The reference numeral 1 generally designates a kitchen utensil embodying the present invention for making flavored beverages, and comprises a pair of arms 2 and 3 having one set of ends pivotally interconnected, and apertured bowl members 4 and 5 mounted on the other arm ends. Means are provided for selectively retaining the bowl members in a closed position during use, to prevent a flavoring agent substrate from inadvertently escaping therefrom.
The arms 2 and 3 each have first and second ends 10--13 respectively, with the first ends 10 and 11 oriented lowermost in the structure illustrated in FIGS. 1-3, and the second ends 12 and 13 oriented uppermost. The lower arm ends 10 and 11 are pivotally interconnected to selectively converge and diverge the upper ends 12 and 13 of the arms. In the illustrated structure, the arms 2 and 3 are in the nature of tongs with a U-shaped handle having a pair of legs which correspond to the arms 2 and 3. The handle legs 2 and 3 are interconnected by a loop or arcuately shaped end member 15. The handle legs 2 and 3 and end member 15 are preferably integrally formed, and are semi-rigid and resilient to urge the bowl members 4 and 5 together, and retain the same in a normally closed position. In the examples illustrated in FIGS. 1-3, the handle legs 2 and 3 taper slightly outwardly from the end member 15 to the upper ends 12 and 13, and include an exterior surface 18 thereof which is adapted for grasping by the user to facilitate manipulation of the utensil. The exterior surface 18 of both of the handle legs 2 and 3 is preferably arcuately shaped to comfortably fit the user's hand, and may be textured to alleviate slippage. This shape helps retain a leaf spring 24 in place, preventing it from sliding off to the side. Also, this shape lends strength to the legs so as to minimize the need for thick metal legs. Thinner gauge material can be employed.
The upper ends 12 and 13 of each of the handle legs includes a trapazoidal portion 19 with a side edge thereof inclined inwardly toward the medial portion of the arm. A connecting leg 21 extends upwardly from each of the trapazoidal portions 19, and is bent inwardly along an edge 20 toward the opposing arm at an obtuse angle. Each of the connecting legs 21 has an upper, terminal end portion 22, which is fixedly attached to an outside surface of an associated one of the bowls 4 and 5 by suitable means such as welding or adhesive. In the illustrated structure, the connecting legs 21 are integrally formed with the associated bowl members 4 and 5, such that the handle and bowl members are integrally formed in a one-piece construction.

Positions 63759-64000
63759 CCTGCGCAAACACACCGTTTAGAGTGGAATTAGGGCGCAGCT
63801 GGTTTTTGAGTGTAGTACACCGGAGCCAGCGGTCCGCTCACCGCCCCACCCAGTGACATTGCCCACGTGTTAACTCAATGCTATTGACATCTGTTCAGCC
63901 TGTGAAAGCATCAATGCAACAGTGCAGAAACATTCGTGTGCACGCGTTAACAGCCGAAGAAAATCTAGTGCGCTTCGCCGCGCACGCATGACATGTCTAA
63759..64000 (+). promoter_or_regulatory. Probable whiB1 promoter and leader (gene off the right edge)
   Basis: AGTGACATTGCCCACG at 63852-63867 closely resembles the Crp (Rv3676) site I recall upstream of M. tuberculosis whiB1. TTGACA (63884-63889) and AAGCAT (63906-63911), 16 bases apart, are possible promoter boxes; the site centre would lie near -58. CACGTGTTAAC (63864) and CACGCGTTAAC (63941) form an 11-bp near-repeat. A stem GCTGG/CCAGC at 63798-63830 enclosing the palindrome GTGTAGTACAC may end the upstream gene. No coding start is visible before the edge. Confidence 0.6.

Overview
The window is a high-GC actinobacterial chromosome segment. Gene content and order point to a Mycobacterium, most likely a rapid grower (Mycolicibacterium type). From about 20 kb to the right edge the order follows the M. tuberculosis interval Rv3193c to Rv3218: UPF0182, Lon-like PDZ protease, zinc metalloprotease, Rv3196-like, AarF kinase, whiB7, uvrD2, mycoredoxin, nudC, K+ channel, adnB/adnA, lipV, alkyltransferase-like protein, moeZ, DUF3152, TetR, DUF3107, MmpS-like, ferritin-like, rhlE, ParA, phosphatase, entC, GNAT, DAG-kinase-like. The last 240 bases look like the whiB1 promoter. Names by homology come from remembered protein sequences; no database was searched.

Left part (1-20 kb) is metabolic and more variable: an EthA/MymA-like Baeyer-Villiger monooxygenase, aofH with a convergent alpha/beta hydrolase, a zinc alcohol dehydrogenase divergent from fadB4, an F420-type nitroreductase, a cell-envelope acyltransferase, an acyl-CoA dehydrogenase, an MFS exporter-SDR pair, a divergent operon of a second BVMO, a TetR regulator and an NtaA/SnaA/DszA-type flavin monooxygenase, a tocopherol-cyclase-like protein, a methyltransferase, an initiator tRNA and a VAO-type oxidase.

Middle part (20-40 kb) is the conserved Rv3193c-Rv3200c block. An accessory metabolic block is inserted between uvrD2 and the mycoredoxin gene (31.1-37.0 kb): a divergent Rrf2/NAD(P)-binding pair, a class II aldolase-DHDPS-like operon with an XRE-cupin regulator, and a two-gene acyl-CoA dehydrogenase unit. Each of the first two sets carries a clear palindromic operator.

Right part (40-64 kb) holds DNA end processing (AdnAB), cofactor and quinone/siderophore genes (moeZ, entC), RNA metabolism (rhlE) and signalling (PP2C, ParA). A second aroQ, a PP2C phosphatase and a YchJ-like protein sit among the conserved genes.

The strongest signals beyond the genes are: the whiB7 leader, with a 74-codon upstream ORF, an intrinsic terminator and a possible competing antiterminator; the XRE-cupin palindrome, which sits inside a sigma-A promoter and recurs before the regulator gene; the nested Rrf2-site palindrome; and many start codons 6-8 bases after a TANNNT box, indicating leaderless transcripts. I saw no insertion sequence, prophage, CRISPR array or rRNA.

The handle 14 preferably includes a separate leaf spring member 24 which is releasably connected therewith to resiliently urge or bias the bowl members 4 and 5 into a closed position and retain the same therein. The use of the separate leaf spring 24 permits the bowl and handle member 14 to be constructed of a very light gauge steel in a nature 0.015 inches thick to reduce material and fabrication costs, without sacrificing the operational characteristics of the utensil. The end member 15 is flexible and inelastically deformable, and the leaf spring 24 imparts the resiliency to the tong assembly. The leaf spring 24 is an elongate strip, which is preferably constructed of a somewhat stiff plastic, spring steel, or the like, and is formed into a U-shaped structure with legs 25 and 26, and an arcuate end 27, which are shaped in a manner respectively similar to the arms 2 and 3, and end member 15 of the handle, and are adapted to overlie the same. As best illustrated in FIGS. 1 and 5, retainers or straps 28 are formed in a medial portion of each of the handle legs 2 and 3, extend transversely thereacross, and form a slot 29 which is shaped to telescopically receive therein an associated end of the leaf spring 24, so as to quickly and easily connect the leaf spring with the handle, without requiring any special tools to accomplish the assembly. The straps are preferbly formed by lancing, wherein parallel slits are cut into handle, and the material disposed between the slits is bent inwardly. The lanced straps reduce manufacturing costs and provide a strong fastener. As best shown in FIG. 6, the side edges 30 of the handle are preferably rolled over to form a channel 31 in which the leaf spring 24 is cradled and retained. Preferably, the channel 31 is oriented inwardly of the utensil, and the leaf spring 24 overlies an interior surface 32 of the handle legs and end members, so as to conceal the leaf spring from view, and impart a neat, pleasant appearance to the utensil. The straps 28 retain the leaf spring 24 in the channel 31 in a position abuttingly overlying the interior surface 32 of the base or end member 15. In this example, the handle legs 2 and 3 cross over at the upper portion of connecting legs 21 of the handle, and connect with a bowl disposed on an opposite side of the utensil, such that convergence of the handle legs 2 and 3 diverges the bowl members 4 and 5, and vice versa. The leaf spring 24 is shaped and pretensed to urge the handle arms 2 and 3 divergingly apart, so as to retain the bowl members 4 and 5 in a normally closed position.